The Structure of English Prose: A Manual of Composition and Rhetoric

Front Cover
A.C. Armstrong & Son, 1885 - English language - 339 pages
 

What people are saying - Write a review

We haven't found any reviews in the usual places.

Other editions - View all

Common terms and phrases

Popular passages

Page 264 - The upper air burst into life ! And a hundred fire-flags sheen, To and fro they were hurried about ! And to and fro, and in and out, The wan stars danced between.
Page 147 - The Prince of Cumberland ! that is a step, On which I must fall down, or else o'erleap, For in my way it lies. Stars, hide your fires ; Let not light see my black and deep desires : The eye wink at the hand ; yet let that be, Which the eye fears, when it is done, to see.
Page 165 - He fought his doubts and gather'd strength, He would not make his judgment blind, He faced the spectres of the mind And laid them: thus he came at length To find a stronger faith his own; And Power was with him in the night, Which makes the darkness and the light, And dwells not in the light alone, But in the darkness and the cloud, As over Sinai's peaks of old, While Israel made their gods of gold, Altho
Page 302 - I, that am curtail'd of this fair proportion, Cheated of feature by dissembling nature, Deform'd, unfinished, sent before my time Into this breathing world, scarce half made up, And that so lamely and unfashionable That dogs bark at me as I halt by them...
Page 50 - So when this corruptible shall have put on incorruption, and this mortal shall have put on immortality, then shall be brought to pass the saying that is written, Death is swallowed up in victory. O death, where is thy sting ? O grave, where is thy victory ? The sting of death is sin, and the strength of sin is the law ; but thanks be to God, which giveth us the victory through our Lord Jesus Christ.
Page 276 - Methinks I see in my mind a noble and puissant nation rousing herself like a strong man after sleep, and shaking her invincible locks : methinks I see her as an eagle, mewing her mighty youth, and kindling her undazzled eyes at the full mid-day beam...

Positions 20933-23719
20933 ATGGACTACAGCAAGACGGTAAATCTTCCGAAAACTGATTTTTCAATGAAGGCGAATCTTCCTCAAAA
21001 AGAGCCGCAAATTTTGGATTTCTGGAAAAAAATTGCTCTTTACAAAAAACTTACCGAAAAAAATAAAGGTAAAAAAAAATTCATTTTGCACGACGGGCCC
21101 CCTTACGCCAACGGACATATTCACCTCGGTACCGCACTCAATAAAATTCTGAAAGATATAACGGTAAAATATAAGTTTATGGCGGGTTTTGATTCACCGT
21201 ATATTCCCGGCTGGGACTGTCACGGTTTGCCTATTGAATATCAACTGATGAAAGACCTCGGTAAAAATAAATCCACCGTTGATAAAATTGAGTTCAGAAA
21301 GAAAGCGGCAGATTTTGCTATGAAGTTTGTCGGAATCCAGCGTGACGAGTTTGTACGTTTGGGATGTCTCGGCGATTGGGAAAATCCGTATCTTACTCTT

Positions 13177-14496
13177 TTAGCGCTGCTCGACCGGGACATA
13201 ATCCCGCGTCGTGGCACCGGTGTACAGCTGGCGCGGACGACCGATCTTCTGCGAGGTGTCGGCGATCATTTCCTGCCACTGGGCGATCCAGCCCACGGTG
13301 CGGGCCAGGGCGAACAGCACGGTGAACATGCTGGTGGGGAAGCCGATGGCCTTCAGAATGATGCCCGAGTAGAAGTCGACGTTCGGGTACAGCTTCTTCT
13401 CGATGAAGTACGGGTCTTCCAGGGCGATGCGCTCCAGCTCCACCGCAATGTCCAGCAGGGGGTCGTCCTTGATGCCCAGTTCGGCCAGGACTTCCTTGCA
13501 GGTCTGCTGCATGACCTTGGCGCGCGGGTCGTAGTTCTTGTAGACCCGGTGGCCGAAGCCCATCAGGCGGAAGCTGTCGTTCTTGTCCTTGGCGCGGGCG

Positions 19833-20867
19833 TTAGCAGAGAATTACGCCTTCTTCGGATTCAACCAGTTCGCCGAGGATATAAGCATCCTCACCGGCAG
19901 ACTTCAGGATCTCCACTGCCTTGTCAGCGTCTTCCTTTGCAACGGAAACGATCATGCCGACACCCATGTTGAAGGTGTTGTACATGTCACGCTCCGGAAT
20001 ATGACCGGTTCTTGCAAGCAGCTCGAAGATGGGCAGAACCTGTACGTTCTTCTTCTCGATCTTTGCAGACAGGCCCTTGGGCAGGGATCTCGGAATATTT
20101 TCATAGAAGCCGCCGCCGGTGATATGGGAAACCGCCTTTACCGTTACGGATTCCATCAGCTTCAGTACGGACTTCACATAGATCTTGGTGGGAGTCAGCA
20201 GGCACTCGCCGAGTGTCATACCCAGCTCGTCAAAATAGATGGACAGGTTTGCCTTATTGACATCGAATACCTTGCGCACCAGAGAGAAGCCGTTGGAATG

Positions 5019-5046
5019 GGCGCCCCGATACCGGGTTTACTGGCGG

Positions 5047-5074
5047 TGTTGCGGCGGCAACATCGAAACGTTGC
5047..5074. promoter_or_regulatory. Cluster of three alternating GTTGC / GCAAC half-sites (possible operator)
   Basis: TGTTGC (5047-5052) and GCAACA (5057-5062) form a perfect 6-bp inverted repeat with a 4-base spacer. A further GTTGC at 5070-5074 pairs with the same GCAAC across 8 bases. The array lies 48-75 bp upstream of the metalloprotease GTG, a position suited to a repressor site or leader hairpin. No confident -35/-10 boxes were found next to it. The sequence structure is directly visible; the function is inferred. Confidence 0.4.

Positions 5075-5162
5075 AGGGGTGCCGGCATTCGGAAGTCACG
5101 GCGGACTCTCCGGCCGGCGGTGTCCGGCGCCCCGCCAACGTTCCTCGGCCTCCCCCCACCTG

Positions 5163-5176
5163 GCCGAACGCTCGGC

Page 270 - Ring out false pride in place and blood, The civic slander and the spite; Ring in the love of truth and right, Ring in the common love of good. Ring out old shapes of foul disease; Ring out the narrowing lust of gold; Ring out the thousand wars of old, Ring in the thousand years of peace. Ring in the valiant man and free, The larger heart, the kindlier hand; Ring out the darkness of the land, Ring in the Christ that is to be.
Page 42 - When a writer calls his work a Romance, it need hardly be observed that he wishes to claim a certain latitude, both as to its fashion and material, which he would not have felt himself entitled to assume had he professed to be writing a Novel...
Page 241 - A man so various, that he seemed to be Not one, but all mankind's epitome : Stiff in opinions, always in the wrong, Was everything by starts, and nothing long; But, in the course of one revolving moon, Was chemist, fiddler, statesman, and buffoon ; Then all for women, painting, rhyming, drinking, Besides ten thousand freaks that died in thinking.
Page 43 - ... the truth of the human heart - has fairly a right to present that truth under circumstances, to a great extent, of the writer's own choosing or creation. If he think fit, also, he may so manage his atmospherical medium as to bring out or mellow the lights and deepen and enrich the shadows of the picture.

Bibliographic information